All 2014 Reports

Massanutten Madness (71 miles)

17-19 October 2014

- Dave MacLuskie


The Massanutten trail is a 71 mile loop in the George Washington National Forest about an hour west of Washington D.C. It has a reputation for being steep and rugged with lots of rocky trail. Two mountain ranges form a closed valley of sorts. This area was the Continental Army's (as in Revolutionary War days) planned avenue of retreat if the battle at Yorktown, VA didn't go so well. This is particularly interesting to me as one of my standard evening run routes is on the Yorktown Battlefields and runs right through Surrender Field.

The Massanutten 100 mile run is along most of these trails as well.

Trip Report

I drove up the long way and approached via I-81 so I could stash 3 gallons of water at Edinburg Gap. Thanks to some construction traffic I lost my time buffer but found the trail, stashed the water, and headed up to the Signal Knob parking lot. I arrived a few minutes before 3pm on Friday and was just putting on my shoes when Hua and her crowd drove in. We were on the trail at 3:15 and up the reasonable climb to Signal Knob. Mimi directed us to the campsite and we set about doing camp things: firewood, dinner, and the pie. I had been informed that it was Hua's birthday. Rather than baking something on the trail and having to carry my gear I made an apple pie at home, constructed a box out of 1/4" plywood scraps and duct tape and carried it in. We burned the box after eating the pie.

Hua and the apple pie.

Mimi and Trevor at the Friday night fire.

Michael rolled in just after dark and threw his cheese around (not a euphemism - he kept dropping a bit of cheese from his sandwich). Joffrey and Matt rolled in after I went to bed though I was awake enough to alert them to the remains of the pie.

Saturday started out so well. I had topped off my water (3 liters) the night before so avoided the dry creek snafu. Michael was sure there was good water before the climb. It turns out that there wasn't. He and some others had to backtrack half a mile to get water. Sophie took point and Steve and I trailed behind her. We moved at a pretty good clip through to Edinburg Gap and the water cache. I limited my break there to about 10-15 minutes, tanked up on water (back up to 3 liters) and headed up Short Mountain.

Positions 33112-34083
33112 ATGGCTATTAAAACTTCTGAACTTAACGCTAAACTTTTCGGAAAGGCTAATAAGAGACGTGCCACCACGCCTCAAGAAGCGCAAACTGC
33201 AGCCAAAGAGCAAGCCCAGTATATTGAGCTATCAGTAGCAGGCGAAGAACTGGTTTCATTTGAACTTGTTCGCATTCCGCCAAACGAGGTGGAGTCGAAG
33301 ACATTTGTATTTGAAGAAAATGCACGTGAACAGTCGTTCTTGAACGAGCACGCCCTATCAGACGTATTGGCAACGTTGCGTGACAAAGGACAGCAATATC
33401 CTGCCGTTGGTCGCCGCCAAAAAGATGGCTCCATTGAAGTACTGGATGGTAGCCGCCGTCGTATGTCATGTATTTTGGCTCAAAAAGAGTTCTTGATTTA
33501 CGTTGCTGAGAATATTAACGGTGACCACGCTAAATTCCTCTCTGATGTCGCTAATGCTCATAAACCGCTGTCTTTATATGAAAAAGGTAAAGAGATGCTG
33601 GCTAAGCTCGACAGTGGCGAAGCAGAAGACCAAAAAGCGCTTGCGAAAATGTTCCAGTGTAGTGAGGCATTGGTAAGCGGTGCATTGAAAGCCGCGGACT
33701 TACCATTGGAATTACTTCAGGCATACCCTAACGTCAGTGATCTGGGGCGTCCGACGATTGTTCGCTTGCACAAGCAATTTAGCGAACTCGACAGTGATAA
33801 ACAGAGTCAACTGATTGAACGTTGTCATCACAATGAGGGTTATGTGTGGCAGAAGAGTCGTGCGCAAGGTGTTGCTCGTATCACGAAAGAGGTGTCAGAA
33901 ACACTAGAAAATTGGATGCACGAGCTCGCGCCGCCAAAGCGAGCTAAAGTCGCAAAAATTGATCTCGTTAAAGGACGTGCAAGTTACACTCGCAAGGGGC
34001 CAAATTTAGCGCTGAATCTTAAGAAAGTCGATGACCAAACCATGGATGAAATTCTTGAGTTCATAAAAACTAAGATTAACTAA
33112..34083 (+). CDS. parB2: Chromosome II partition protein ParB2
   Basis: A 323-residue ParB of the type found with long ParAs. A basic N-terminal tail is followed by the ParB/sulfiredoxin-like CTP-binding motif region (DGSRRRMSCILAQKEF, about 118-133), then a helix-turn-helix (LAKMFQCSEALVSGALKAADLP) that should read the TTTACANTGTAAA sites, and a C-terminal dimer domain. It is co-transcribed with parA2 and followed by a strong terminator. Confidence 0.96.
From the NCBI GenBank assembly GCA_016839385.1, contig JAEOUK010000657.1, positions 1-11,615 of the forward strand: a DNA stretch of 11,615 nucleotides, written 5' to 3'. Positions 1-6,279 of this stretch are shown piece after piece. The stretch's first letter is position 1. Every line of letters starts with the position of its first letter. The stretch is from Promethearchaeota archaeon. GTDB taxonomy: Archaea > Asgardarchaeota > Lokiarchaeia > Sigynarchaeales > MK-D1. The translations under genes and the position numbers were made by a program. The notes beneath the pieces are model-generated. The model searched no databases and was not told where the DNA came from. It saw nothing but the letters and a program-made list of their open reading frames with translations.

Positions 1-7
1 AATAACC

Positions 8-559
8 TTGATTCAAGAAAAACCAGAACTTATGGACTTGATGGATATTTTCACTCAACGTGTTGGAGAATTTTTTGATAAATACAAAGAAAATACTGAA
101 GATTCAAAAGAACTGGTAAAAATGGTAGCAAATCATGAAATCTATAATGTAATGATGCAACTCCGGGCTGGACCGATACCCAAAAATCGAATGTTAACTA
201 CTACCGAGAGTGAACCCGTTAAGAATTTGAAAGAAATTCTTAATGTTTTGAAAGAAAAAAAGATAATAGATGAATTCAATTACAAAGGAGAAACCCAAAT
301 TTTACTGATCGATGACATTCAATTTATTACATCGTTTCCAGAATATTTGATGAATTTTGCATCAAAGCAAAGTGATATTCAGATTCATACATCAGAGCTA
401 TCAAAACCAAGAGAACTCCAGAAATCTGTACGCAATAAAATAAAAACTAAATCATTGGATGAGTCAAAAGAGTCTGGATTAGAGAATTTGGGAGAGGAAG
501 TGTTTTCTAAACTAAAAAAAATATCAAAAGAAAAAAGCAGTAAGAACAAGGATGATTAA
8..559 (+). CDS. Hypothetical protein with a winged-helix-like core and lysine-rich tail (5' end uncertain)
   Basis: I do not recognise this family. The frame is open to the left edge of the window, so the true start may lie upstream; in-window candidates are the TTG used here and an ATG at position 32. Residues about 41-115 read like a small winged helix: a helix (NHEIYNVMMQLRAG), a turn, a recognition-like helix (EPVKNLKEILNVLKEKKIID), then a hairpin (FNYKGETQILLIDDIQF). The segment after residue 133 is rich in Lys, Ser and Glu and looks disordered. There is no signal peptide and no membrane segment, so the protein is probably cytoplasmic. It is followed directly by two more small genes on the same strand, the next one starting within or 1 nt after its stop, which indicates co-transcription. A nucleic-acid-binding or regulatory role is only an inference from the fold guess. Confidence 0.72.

I knew the Massanutten was known for being rocky but so far we'd had a very pleasant trail and I somehow expected it to continue. I was so very wrong. The switch back on the climb up the ridge threw my internal compass off somehow. As I began hiking along the ridge I was convinced I was headed back to the north and knew I needed to be going south. The wind was still hitting my right side (and hence, out of the west like all morning) so I knew I was going the right way but mentally it felt backward. It was a very odd feeling and I struggled with it for an hour or so. (I had a compass but didn't want to stop and pull it out. A possibly stupid mistake but I knew I wasn't back tracking over trail I'd been on and was going the right way.)

My feet took a real beating on Short Mountain. The rocks are all angled and it was hard to find a solid foot plant. Iíd get a small rhythm going and be thrown out of whack. It got frustrating and painful. I formed a blister on the outside of my right foot due to the lateral sliding. My little toe began feeling tweaked and crushed as it kept taking my full body weight slide into every other step.

It turns out that ďShortĒ mountain was once called ďSeven-Mile MountainĒ. That little bit of info would have been more helpful because it just went on forever. I finally got to the decent and was happy to be off the ridge. Hua caught me just as I crossed the road and we immediately missed the right hand turn onto the forest road (but only by 50 feet). Hua nearly missed the left off the service road (by 10 feet) but caught herself and we managed to stay on track through the next couple trail divisions.

The next ridge, Jawbone, was a bit of a blur for me. It felt a bit like Short Mountain, but not as bad. I was getting tired and hungry. In retrospect I should have been eating more. I know my mood turns south when Iím hungry but by then Iím cranky, stubborn, and extremely good at ignoring the problem and thus making it worse.